Skip to main content
main-content

01.12.2012 | Research article | Ausgabe 1/2012 Open Access

BMC Health Services Research 1/2012

Population health status of South Asian and African-Caribbean communities in the United Kingdom

Zeitschrift:
BMC Health Services Research > Ausgabe 1/2012
Autoren:
Melanie Calvert, Helen Duffy, Nick Freemantle, Russell Davis, Gregory YH Lip, Paramjit Gill
Wichtige Hinweise

Electronic supplementary material

The online version of this article (doi:10.​1186/​1472-6963-12-101) contains supplementary material, which is available to authorized users.

Competing interests

NF, GL, and MC have received funding for research, consulting and speaking from a range of companies which manufacture treatments for heart failure or other cardiovascular therapies.

Authors' contributions

All authors contributed to the study design. MC led the statistical analysis and drafted the manuscript. All authors contributed to the final draft and approved the final version for submission.

Abstract

Background

Population health status scores are routinely used to inform economic evaluation and evaluate the impact of disease and/or treatment on health. It is unclear whether the health status in black and minority ethnic groups are comparable to these population health status data. The aim of this study was to evaluate health-status in South Asian and African-Caribbean populations.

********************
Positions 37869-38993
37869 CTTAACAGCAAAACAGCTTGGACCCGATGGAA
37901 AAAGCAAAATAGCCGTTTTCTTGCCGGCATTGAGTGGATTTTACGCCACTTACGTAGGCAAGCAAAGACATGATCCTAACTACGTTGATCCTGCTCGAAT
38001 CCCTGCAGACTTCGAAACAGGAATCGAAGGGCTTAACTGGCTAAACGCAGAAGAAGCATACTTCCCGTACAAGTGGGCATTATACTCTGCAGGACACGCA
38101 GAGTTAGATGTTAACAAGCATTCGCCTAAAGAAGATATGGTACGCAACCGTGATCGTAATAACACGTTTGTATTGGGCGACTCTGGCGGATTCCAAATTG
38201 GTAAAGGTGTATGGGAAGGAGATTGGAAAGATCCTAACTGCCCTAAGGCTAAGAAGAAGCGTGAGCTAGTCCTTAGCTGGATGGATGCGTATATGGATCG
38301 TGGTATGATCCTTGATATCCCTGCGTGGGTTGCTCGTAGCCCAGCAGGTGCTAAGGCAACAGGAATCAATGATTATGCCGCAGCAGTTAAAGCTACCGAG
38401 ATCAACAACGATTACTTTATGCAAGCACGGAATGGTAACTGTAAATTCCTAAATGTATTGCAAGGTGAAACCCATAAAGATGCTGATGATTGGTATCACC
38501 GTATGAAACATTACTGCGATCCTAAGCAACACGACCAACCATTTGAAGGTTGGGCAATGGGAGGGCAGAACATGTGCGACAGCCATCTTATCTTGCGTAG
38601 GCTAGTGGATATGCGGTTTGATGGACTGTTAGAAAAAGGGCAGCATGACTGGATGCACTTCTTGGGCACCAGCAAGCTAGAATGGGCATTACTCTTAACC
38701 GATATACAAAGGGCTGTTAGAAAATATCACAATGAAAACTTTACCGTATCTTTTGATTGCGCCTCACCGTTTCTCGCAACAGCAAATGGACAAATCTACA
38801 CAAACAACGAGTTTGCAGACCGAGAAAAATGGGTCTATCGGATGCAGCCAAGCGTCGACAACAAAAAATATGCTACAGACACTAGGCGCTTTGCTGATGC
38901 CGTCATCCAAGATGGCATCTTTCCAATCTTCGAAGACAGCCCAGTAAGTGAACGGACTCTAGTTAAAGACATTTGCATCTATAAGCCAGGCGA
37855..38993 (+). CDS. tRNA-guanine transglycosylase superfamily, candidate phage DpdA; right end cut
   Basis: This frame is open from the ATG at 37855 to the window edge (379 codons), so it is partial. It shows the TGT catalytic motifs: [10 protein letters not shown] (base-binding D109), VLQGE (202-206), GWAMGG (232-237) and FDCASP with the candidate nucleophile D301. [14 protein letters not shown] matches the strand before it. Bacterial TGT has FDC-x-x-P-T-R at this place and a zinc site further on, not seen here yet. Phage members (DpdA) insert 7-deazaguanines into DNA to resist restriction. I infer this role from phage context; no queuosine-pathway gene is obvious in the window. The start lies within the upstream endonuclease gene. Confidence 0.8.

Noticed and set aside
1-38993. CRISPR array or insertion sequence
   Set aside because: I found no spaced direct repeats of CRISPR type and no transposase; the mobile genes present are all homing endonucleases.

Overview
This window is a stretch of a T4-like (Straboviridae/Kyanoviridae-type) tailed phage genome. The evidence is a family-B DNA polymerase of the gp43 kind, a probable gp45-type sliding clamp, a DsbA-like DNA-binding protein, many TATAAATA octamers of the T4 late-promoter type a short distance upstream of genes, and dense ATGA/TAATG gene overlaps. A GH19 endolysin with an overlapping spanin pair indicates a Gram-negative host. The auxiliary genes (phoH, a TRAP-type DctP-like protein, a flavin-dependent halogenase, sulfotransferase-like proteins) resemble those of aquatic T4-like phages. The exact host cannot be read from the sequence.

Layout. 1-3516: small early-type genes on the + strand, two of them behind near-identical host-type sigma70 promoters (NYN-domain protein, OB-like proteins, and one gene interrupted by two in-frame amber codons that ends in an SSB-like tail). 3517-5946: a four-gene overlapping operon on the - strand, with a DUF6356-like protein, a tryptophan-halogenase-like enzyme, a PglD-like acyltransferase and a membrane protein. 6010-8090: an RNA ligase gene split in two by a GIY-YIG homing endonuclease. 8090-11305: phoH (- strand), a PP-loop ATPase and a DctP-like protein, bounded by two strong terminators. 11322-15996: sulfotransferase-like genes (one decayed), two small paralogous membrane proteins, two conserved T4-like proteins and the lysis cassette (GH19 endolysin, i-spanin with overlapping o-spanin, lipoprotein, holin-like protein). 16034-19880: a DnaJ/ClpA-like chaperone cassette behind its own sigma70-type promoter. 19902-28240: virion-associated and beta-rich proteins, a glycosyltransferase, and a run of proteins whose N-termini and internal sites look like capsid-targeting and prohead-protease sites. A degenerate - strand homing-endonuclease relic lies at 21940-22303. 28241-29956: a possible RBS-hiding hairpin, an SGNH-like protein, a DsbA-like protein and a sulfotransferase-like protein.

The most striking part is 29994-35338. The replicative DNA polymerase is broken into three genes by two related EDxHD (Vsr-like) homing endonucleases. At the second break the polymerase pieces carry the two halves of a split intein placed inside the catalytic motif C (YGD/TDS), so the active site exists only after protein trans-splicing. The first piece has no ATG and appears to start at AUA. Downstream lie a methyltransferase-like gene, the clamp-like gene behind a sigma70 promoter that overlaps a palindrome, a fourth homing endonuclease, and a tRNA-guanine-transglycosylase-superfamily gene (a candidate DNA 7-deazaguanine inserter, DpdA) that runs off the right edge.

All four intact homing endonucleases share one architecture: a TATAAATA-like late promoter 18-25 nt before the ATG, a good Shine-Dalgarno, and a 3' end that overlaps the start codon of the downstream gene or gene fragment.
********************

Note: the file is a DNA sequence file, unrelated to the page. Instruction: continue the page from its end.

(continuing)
Methods

Cross-sectional study recruiting participants aged ≥ 45 years (September 2006 to July 2009) from 20 primary care centres in Birmingham, United Kingdom.10,902 eligible subjects were invited, 5,408 participated (49.6%). 5,354 participants had complete data (49.1%) (3442 South Asian and 1912 African-Caribbean). Health status was assessed by interview using the EuroQoL EQ-5D.

Results

The mean EQ-5D score in South Asian participants was 0.91 (standard deviation (SD) 0.18), median score 1 (interquartile range (IQR) 0.848 to 1) and in African-Caribbean participants the mean score was 0.92 (SD 0.18), median 1 (IQR 1 to 1). Compared with normative data from the UK general population, substantially fewer African-Caribbean and South Asian participants reported problems with mobility, usual activities, pain and anxiety when stratified by age resulting in higher average health status estimates than those from the UK population. Multivariable modelling showed that decreased health-related quality of life (HRQL) was associated with increased age, female gender and increased body mass index. A medical history of depression, stroke/transient ischemic attack, heart failure and arthritis were associated with substantial reductions in HRQL.

Conclusions

The reported HRQL of these minority ethnic groups was substantially higher than anticipated compared to UK normative data. Participants with chronic disease experienced significant reductions in HRQL and should be a target for health intervention.
Zusatzmaterial
Authors’ original file for figure 1
12913_2012_1982_MOESM1_ESM.pdf
Literatur
Über diesen Artikel

Weitere Artikel der Ausgabe 1/2012

BMC Health Services Research 1/2012 Zur Ausgabe